Friendship Day celebrations occur on different dates in different countries. The first World Friendship Day was proposed for 30 July in 1958, by the World Friendship Crusade.[3] On 27 April 2011 the General Assembly of the United Nations declared[4] 30 July as official International Friendship Day. However, some countries, including India,[5]celebrate Friendship Day on the first Sunday of August. In Oberlin, Ohio, Friendship Day is celebrated on 8 April each year.[6] It is one of the most popular events of the world especially to the youth community who want to dedicate this complete day to their most special friends by sharing friendship day quotes and playing games like the Invisible friend[7] (a variation of the popular Secret Santa).”

Something Fun

Do you have a best friend? Remembering back to childhood and more recent pop culture, there are a number of best friends that come to mind. A couple of my favorites are Lucy and Ethel (from I Love Lucy) and Bert and Ernie (from Sesame Street, of course). And WHAT FUN: Hasbro, Inc. has come out with new My Little Pony figures (and who doesn’t remember having fun with all the My Little Pony figures) to commemorate well-known Best Friends. Read more on the web page:

my little pony Bert & Ernie“A global, pop culture phenomenon, the MY LITTLE PONY franchise from Hasbro, Inc. (NASDAQ: HAS) has remained deeply rooted in the value of friendship since it first launched more than 30 years ago. To commemorate the International Day of Friendship, the brand is celebrating famous friendships with one-of-a-kind MY LITTLE PONY figures honoring notable friendships throughout entertainment history. From timeless television personalities to familiar childhood characters, the MY LITTLE PONY brand brings fan favorites to life for the first time as ponies, including beloved best friends from TRANSFORMERS, Sesame Street, I Love Lucy, Clueless and Laverne & Shirley!”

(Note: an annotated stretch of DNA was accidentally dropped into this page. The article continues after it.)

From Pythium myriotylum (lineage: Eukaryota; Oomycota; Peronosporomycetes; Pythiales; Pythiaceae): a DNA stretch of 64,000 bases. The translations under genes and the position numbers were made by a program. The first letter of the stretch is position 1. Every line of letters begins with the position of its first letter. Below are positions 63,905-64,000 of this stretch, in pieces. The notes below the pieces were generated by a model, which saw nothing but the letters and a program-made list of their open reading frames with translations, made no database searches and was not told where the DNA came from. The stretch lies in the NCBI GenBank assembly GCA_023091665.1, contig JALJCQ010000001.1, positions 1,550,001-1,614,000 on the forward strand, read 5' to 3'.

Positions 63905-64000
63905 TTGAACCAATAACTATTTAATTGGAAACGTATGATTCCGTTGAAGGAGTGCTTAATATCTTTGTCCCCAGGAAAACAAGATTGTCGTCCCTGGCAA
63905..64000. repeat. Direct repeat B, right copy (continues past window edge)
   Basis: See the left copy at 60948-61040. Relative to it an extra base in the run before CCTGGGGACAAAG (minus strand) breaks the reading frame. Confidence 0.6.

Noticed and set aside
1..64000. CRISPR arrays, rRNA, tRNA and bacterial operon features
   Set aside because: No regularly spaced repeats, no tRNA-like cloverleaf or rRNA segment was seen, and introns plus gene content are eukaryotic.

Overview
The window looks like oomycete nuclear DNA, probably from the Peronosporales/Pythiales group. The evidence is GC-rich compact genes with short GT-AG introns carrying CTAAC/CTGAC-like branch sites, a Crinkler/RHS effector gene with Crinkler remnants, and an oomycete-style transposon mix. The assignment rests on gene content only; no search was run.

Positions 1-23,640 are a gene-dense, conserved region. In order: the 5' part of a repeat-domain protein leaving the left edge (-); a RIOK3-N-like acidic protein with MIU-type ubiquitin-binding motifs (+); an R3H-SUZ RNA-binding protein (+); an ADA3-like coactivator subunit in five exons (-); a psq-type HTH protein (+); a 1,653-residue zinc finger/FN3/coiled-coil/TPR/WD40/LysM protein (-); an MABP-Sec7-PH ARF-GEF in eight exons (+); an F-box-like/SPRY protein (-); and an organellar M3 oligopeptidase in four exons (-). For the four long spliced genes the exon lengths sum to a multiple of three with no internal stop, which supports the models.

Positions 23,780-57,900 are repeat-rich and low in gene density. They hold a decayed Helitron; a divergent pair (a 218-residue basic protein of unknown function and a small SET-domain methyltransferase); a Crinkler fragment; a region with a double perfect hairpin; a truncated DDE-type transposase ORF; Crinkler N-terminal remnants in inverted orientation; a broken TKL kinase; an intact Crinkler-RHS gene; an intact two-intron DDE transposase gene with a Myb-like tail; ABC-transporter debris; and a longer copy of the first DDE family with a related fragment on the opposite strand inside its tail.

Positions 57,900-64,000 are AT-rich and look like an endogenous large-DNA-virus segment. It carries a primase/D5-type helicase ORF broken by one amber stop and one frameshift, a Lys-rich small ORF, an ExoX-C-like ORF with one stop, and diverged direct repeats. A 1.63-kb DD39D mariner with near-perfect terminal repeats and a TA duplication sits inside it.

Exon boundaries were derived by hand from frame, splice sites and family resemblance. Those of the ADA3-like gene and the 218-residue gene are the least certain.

“In addition to creating the custom MY LITTLE PONY figure collection, to honor the importance and magic of friendship Hasbro has teamed up with generationOn, the youth division of Points of Light, on a global service campaign that uses the core cast of characters from the My Little Pony: Friendship is Magic animated series to teach children about helping others. The initiative invites children and their families to celebrate friendship by completing acts of kindness and volunteering in their school, neighborhood, or broader community.”

Check out the My Little Pony Facebook page to see pony versions of iconic best friends:

Honoring and celebrating Best Friends: you can make a difference!

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Working Poor Families Left Behind

New Study Shows Uneven Economic Recovery Leaving Some Behind

A new study released by the Annie E. Casey Foundation shows that $1.7 million more  children are living in poverty than during the Great Depression. And even more distressing: the recent economic recovery seems to have side-stepped children and families of color.